[OPE-L:5083] Re: Re: Re: Re: Re: Re: faux frais, armaments, and security guard services

From: Rakesh Narpat Bhandari (rakeshb@Stanford.EDU)
Date: Mon Feb 26 2001 - 22:43:48 EST

in 5082 Paul C writes:

>In my response I started by arguing that surplus value was  produced 
>by armaments industries  but that the nature of such production ( 
>following Howell) was such that whilst  it produced surplus value 
>it could not  produce the form of relative surplus value. Rakesh has 
>agreed to accept this point I think

  From the perspective of the individual (military) capitalist,  state 
orders are an occasion for rapid enrichment but from the standpoint 
of total capital, militarism is a sphere of unproductive consumption. 
Militarism  slows down accumulation for the reason you state.

>Of course, we both agree to the banal observation that the use 
>values produced cannot themselves be used in accumulation in the 
>future (eg Marx in the Grundrisse refers to  unproductive 
>expenditures of the Crimean War  , that war's impact is exactly the 
>same as if a nation were to drop a part of its capital into the 
>ocean etc), and clearly this is, in the end, a real loss of 
>reproductive capacity on the use value side.

Grossman argued that this was more complicated. Exactly because war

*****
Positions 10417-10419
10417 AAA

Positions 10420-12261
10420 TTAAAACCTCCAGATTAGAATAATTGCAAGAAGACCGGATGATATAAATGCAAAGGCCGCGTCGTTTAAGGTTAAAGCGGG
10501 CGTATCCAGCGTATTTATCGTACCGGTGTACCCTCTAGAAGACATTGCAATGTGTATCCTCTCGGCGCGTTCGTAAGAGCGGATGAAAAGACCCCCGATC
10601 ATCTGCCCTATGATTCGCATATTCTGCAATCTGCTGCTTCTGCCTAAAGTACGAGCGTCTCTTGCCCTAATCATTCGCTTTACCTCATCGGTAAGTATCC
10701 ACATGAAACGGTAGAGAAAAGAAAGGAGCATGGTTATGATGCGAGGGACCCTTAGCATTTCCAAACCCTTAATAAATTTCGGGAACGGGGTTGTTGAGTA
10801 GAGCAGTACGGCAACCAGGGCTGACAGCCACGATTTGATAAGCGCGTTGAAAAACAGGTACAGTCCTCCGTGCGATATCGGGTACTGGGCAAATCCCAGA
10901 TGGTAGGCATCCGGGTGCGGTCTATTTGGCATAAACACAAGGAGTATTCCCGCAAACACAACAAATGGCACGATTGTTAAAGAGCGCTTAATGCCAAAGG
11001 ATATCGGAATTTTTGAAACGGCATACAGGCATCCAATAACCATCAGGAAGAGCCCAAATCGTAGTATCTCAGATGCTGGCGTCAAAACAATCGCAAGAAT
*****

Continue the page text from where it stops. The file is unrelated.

enables the consumption (if not destruction) of the extant industrial 
apparatus, it can create scope for investments in which capital 
saving technological  innovation will be embodied (if there is an 
overhang of fixed capital, the formation of new capital can be 
blocked for the micro-economic reasons given by Makoto Itoh and 
Robert Brenner). If such investments are undertaken in the post war 
period, surplus value will then  be calculated on the basis of 
reduced constant capital and the profit rate and rate of accumulation 
thereby increased--there may be the added stimulus of enlarged 
valorization base vis a vis capital if population continues to rise 
despite war time losses.  War can clearly be good economics.

>To underline the view I elaborated here is a quote from Marx, 
>Grundrisse,  Penguin/Pelican/  p753
>'Ramsey and other economists correctly distinguish between whether 
>productivity grows in the branches of industry  which make fixed 
>capital, and naturally wages, or in other industries,[ and these 
>others include for us armaments PBl.) eg. luxury-goods industries. 
>The latter cannot diminish necessary labour time.'
>This is of course the production of relative surplus value. Marx 
>adds that such production can only lead to a reduction in  necessary 
>labour time by  exchanging for agricultural products from other 
>countries ... ie the same result as if productivity had been raised 
>in agriculture ay home. One can add, for any product that enters 
>into the historically constituted neds of the working class or means 
>of production thereof. This of course explains the desperate world 
>wide export of arms by producers who must try to escape the economic 
>obstacle that   such production places on offset  the tendency of 
>the rate of profit to Rakesh, I hope this helps.

I don't think arms are exported as a substitute mechanism for the 
increase of relative surplus value. Even the US' arm exports are less 
than $30bn a year, so I doubt very much arms can be much help in 
getting cheap food and reducing necessary labor time.

Best wishes, Rakesh

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